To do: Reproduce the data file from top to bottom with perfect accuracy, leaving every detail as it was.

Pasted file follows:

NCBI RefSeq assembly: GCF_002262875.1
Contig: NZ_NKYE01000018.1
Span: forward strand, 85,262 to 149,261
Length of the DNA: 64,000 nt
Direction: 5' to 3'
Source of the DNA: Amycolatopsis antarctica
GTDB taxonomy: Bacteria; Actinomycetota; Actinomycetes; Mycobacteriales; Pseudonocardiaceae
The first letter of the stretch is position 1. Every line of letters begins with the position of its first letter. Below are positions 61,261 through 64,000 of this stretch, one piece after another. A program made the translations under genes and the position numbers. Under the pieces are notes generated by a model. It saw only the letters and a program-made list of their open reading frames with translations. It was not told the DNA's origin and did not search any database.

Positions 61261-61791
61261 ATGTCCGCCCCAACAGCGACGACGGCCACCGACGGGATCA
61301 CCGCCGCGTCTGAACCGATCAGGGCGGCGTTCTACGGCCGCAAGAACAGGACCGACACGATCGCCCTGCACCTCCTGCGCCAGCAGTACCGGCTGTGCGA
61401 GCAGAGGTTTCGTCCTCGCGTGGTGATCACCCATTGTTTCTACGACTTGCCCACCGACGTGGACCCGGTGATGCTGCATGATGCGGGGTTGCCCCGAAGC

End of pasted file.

NCBI RefSeq assembly: GCF_002262875.1
Contig: NZ_NKYE01000018.1
Span: forward strand, 85,262 to 149,261
Length of the DNA: 64,000 nt
Direction: 5' to 3'
Source of the DNA: Amycolatopsis antarctica
GTDB taxonomy: Bacteria; Actinomycetota; Actinomycetes; Mycobacteriales; Pseudonocardiaceae
The first letter of the stretch is position 1. Every line of letters begins with the position of its first letter. Below are positions 61,261 through 64,000 of this stretch, one piece after another. A program made the translations under genes and the position numbers. Under the pieces are notes generated by a model. It saw only the letters and a program-made list of their open reading frames with translations. It was not told the DNA's origin and did not search any database.

Positions 61261-61791
61261 ATGTCCGCCCCAACAGCGACGACGGCCACCGACGGGATCA
61301 CCGCCGCGTCTGAACCGATCAGGGCGGCGTTCTACGGCCGCAAGAACAGGACCGACACGATCGCCCTGCACCTCCTGCGCCAGCAGTACCGGCTGTGCGA
61401 GCAGAGGTTTCGTCCTCGCGTGGTGATCACCCATTGTTTCTACGACTTGCCCACCGACGTGGACCCGGTGATGCTGCATGATGCGGGGTTGCCCCGAAGC